Gillette may just be the wokest razor brand of them all. In the wake of the company's controversial ad smacking so-called "toxic masculinity," Gillette Venus tackled fat acceptance and body positivity on Thursday.
The official Twitter account for Gillette Venus posted a photo of a morbidly obese woman in a bikini named Anna jumping at the beach. "Go out there and slay the day," the captioned praised.
In a subsequent tweet, the account made clear their declaration: "Venus is committed to representing beautiful women of all shapes, sizes, and skin types because ALL types of beautiful skin deserve to be shown. We love Anna because she lives out loud and loves her skin no matter how the 'rules' say she should display it."
Feminists have been at the forefront of not only stripping stigma from being morbidly obese, but celebrating it. An example of the extremism of the movement was illustrated by Connecticut College psychology professor Joan Chrisler, who claimed in 2017 that medical doctors alerting patients to health risks concerning their obesity are engaging in "medical fat shaming."
Last year, Daily Wire Editor-in-Chief Ben Shapiro asserted that it’s "counterproductive to praise people for things about themselves they ought to change, particularly regarding health, assuming change is possible."
"The media’s new focus on building up self-esteem regarding weight status isn’t totally disconnected from radically escalating rates of obesity in the United States; 12.7 percent of our kids are now technically classified as obese," Shapiro continued. "Self-esteem shouldn’t be disconnected from achievement. Doing so leads to a lack of active decision-making. That holds true whether we’re discussing obesity or whether we’re discussing any other status than can be altered by decision-making. Self-esteem must be earned, not given."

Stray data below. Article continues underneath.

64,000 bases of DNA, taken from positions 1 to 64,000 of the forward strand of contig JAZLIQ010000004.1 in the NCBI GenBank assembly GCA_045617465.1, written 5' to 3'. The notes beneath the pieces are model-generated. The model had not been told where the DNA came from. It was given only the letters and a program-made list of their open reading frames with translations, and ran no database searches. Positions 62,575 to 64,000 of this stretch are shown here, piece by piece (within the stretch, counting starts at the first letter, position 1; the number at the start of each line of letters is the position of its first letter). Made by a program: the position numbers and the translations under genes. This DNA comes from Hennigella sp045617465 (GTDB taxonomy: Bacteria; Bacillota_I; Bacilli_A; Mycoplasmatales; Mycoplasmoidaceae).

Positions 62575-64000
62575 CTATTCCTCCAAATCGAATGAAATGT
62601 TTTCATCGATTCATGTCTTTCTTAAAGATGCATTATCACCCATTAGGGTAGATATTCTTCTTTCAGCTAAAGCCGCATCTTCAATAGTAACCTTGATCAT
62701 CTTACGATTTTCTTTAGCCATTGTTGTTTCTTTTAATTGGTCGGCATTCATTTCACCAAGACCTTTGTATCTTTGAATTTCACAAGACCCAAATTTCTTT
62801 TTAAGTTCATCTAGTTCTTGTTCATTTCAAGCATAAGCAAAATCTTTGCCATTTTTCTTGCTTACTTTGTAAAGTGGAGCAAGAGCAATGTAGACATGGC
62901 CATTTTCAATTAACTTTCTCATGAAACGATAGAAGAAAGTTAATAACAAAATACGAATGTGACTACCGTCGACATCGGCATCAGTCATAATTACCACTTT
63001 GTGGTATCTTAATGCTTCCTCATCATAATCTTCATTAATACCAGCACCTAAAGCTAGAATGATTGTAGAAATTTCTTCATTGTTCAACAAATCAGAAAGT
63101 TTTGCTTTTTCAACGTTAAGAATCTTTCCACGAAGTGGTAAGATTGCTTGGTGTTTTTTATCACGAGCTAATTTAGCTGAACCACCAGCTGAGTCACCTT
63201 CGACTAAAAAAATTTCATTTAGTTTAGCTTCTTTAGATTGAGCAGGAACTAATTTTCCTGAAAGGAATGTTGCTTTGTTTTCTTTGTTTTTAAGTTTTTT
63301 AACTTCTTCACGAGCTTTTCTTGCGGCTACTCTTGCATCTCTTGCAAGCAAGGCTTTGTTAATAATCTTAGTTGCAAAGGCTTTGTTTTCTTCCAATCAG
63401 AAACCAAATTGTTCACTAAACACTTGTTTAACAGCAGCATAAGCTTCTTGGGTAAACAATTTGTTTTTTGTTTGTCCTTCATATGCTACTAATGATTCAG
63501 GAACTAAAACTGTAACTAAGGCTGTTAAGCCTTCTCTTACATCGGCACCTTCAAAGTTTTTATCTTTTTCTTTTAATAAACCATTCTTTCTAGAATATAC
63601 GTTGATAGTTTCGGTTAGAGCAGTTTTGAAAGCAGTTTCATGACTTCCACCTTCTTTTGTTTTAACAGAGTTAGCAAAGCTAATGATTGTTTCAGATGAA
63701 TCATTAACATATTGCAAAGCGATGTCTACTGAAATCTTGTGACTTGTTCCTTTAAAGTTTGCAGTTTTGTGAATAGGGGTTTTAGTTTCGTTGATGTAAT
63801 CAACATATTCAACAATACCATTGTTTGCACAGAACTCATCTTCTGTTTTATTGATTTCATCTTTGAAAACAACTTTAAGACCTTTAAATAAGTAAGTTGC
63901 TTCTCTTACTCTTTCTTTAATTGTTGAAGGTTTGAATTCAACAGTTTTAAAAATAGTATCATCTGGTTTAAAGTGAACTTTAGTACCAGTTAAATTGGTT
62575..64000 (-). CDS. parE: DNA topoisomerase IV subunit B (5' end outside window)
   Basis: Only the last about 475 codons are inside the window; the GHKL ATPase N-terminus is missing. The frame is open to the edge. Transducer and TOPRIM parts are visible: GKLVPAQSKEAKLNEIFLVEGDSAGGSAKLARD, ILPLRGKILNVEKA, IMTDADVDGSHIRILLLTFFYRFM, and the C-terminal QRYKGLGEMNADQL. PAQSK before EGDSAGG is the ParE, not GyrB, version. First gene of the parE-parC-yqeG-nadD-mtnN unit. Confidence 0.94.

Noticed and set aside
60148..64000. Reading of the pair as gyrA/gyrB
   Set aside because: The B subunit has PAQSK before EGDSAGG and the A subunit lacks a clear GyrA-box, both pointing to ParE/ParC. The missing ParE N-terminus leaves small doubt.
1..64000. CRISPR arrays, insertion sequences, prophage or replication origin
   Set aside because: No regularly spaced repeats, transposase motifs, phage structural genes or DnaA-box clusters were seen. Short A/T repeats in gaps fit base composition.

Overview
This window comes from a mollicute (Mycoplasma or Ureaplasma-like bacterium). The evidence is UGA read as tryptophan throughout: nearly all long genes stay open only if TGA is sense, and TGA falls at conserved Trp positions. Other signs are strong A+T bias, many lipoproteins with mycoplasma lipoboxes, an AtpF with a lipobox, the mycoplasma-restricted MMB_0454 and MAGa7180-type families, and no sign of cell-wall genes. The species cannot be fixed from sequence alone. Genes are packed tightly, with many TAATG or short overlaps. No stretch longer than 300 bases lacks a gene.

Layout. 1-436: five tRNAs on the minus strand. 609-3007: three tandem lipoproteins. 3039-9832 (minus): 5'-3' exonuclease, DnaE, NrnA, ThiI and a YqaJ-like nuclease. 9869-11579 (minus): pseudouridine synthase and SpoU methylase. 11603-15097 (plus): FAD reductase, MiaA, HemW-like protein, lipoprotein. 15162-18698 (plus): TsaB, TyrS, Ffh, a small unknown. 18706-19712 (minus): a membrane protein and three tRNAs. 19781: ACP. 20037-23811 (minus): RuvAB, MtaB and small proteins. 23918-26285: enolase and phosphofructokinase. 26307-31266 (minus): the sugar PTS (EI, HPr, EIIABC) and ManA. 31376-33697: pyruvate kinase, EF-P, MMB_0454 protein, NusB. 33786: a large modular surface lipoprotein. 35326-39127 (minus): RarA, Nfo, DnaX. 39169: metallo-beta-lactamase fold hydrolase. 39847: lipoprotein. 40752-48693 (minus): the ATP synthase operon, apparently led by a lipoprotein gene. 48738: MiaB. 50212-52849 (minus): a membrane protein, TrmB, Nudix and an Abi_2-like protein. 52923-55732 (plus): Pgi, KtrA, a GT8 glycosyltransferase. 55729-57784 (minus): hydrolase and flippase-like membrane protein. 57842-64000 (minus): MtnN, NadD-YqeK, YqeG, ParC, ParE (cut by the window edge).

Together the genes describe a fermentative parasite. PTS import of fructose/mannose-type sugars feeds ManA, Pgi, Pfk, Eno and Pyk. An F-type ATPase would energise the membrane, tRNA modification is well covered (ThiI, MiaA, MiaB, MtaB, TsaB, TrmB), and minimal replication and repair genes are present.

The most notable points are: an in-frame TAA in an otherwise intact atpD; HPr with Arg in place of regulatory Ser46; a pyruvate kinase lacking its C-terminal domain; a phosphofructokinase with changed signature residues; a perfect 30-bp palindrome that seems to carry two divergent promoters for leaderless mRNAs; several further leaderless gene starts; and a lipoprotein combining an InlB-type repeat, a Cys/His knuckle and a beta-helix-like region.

Thursday's body positivity message fits in perfectly with Gillette’s latest political ads. In January, the razor brand turned heads with their take on "toxic masculinity."
"'Boys will be boys'? Isn’t it time we stopped excusing bad behavior?" Gillette asked.
The Daily Wire’s Ashe Schow described the ad thusly:
A narrator asks: "Is this the best a man can get?"
We then see teenagers chasing a boy as we hear clips about “bullying,” fake sitcom stars making jokes about women (there were no actual examples available?), and even an example of “mansplaining.” After all this, we’re told we’re “making the same old excuses” while the phrase “boys will be boys” is heard over and over again, as if that phrase relates exclusively to sexual discrimination.
Oh, but thankfully the Gillette narrator says, “We believe in the best of men.” We then see a clip of actor Terry Crews saying, “Men need to hold other men accountable.” Then we’re shown scenes of men intervening when other men tell women to smile, or walk after them on the street, or stopping bullying.
“Some are already doing this,” the ad says. “But some is not enough, because the boys watching today will be the men of tomorrow.”
Daily Wire podcast host, writer, and author Matt Walsh highlighted the idiocy of the ad, noting specifically that the "boys will be boys" expression is not an excuse for rape and bullying, but holds real wisdom about the difference of the two sexes.
"There are only, in the end, two options. Either we let boys act like boys or we force them to act like girls," Walsh explained. "But the latter option makes as much sense as forcing girls to act like boys. You wouldn't demand that your daughter stop playing with dolls and go out and wrestle in the grass instead. Why should we demand the reverse of boys?"